Every three nights, the California Institute of Technology's Zwicky Transient Facility uses its massive 576-megapixel camera to scan the entire sky.

Those efforts have led to the detection of hundreds of asteroids, comets, and supernovae. But the survey may have just made its strangest discovery yet: a binary white dwarf system called ZTF J1539+5027.

White dwarfs are stars that start out like our Sun. Eventually, though, they swell into Red Giants, shed their outer layers, and end up as white dwarfs, which are essentially just the dead corpses of a star.

Each of the white dwarfs in ZTF J1539+5027, for instance, is about the size of Earth, and their combined weight is close to that of our Sun.

In a paper published in the journal Nature on Thursday, the CalTech team behind the discovery details just what makes this particular white dwarf duo so strange.

First, there's the fact that the white dwarfs are whipping around one another at an incredible speed — completing each rotation in less than seven minutes.

That makes the duo the second-fastest pair of orbiting white dwarfs ever detected, as well as the fastest "eclipsing binary system," a term used to describe a system where one star takes a path that crosses between Earth and the other star.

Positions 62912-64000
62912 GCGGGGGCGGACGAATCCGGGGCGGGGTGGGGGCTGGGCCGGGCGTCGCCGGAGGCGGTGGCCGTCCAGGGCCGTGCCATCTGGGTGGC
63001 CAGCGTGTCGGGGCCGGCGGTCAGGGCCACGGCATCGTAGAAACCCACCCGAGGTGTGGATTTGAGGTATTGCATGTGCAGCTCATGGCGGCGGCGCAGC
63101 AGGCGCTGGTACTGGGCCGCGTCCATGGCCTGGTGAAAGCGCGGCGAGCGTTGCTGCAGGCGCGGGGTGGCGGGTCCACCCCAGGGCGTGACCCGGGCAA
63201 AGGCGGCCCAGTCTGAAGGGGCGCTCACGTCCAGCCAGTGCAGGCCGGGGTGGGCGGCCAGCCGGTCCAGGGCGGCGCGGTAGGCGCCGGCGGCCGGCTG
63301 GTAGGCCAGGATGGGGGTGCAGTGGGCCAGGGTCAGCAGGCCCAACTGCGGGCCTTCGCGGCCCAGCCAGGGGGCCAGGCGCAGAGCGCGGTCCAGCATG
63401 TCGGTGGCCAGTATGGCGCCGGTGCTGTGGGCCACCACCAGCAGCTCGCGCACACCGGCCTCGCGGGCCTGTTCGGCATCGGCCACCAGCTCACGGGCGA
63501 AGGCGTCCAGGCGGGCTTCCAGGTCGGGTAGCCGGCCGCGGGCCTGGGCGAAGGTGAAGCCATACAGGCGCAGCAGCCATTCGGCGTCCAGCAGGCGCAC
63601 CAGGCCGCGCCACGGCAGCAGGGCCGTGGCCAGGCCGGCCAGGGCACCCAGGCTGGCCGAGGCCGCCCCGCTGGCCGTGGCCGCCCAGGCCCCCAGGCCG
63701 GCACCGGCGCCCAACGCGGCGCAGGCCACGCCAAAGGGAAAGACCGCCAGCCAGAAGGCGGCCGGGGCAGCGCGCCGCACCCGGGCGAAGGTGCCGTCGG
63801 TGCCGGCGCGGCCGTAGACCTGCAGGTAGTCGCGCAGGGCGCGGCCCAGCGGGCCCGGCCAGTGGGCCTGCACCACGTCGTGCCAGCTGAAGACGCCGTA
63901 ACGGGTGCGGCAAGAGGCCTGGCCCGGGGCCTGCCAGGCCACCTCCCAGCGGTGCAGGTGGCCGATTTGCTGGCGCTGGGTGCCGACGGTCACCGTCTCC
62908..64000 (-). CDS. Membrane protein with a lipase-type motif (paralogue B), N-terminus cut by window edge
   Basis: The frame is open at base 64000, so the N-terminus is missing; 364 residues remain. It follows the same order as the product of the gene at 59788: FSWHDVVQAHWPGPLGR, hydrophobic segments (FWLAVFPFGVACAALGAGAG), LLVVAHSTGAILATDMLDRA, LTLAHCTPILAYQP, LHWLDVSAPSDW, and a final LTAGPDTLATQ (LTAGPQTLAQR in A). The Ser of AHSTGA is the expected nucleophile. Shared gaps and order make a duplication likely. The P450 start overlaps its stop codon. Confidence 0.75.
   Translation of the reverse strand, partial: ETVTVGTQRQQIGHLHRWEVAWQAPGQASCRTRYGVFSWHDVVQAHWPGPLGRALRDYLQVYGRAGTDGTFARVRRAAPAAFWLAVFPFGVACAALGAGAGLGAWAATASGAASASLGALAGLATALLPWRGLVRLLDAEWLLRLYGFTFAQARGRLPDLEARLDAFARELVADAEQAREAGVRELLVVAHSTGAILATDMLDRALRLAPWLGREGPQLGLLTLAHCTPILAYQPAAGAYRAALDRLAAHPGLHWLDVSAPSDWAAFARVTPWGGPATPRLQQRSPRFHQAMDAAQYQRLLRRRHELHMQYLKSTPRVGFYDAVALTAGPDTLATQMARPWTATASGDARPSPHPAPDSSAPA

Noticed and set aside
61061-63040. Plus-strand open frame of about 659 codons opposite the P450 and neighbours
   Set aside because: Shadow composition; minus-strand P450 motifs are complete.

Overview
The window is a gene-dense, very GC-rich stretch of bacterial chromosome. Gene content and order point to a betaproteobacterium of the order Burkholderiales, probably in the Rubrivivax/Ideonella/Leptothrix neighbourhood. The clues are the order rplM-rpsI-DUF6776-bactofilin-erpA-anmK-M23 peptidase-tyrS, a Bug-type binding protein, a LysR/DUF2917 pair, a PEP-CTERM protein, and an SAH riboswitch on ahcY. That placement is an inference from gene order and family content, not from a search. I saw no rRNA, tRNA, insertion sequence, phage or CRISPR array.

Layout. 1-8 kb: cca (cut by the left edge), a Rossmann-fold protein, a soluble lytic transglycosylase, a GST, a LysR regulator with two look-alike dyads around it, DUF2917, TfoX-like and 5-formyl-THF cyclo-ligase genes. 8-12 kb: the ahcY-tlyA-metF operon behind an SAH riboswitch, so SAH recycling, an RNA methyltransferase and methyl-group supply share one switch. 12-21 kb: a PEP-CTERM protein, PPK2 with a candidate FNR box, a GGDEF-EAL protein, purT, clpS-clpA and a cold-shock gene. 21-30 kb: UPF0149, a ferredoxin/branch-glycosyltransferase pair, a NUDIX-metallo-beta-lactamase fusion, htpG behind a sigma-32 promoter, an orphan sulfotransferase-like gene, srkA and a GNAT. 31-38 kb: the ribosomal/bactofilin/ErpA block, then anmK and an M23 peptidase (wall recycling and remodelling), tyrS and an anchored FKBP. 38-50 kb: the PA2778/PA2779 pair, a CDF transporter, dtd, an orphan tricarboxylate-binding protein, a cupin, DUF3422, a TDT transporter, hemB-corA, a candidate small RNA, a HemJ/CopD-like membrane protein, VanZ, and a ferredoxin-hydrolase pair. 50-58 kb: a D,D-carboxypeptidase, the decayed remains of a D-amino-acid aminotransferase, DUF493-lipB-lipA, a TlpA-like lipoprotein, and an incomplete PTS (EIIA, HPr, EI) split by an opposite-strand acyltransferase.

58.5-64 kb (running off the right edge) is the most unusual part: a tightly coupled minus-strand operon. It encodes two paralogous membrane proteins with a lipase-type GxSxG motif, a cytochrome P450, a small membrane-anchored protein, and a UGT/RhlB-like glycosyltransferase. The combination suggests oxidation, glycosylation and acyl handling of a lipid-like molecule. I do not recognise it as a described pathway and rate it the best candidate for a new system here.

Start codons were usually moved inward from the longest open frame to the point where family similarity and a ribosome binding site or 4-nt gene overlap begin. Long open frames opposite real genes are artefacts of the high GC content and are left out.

They're able to make these quick orbits because they're incredibly close to one another — according to a CalTech press release, their orbiting paths could fit inside Saturn — and moving at a blitzing pace of hundreds of kilometers per second.

Also weird: the dead stars' temperatures. The smaller but denser star is much hotter than expected, while the larger but less-dense star is cooler.

This strange temperature disparity could be explained by the smaller star feeding off its companion, but typically that would produce X-ray evidence and the researchers didn't see any.

If that wasn't enough to raise some astronomers' eyebrows, ZTF J1539+5027 is also one of the only known sources of gravitational waves, the ripples in space and time first predicted by Albert Einstein in 1916.

That final bit of strangeness makes the white dwarf duo an ideal target of study once Europe launches its Laser Interferometer Space Antenna (LISA) in 2035.

"Within a week of LISA turning on, it should pick up the gravitational waves from this system," researcher Tom Prince said in the press release.

That should give astronomers a jump start on using LISA to better understand the nature of gravitational waves — which could potentially yield new insights into everything from black holes to the birth of our universe.

READ MORE: Dead Stars Found Whipping Around Each Other in Minutes [CalTech]

More on white dwarfs: These Are the Planets That Survive the Deaths of Their Stars

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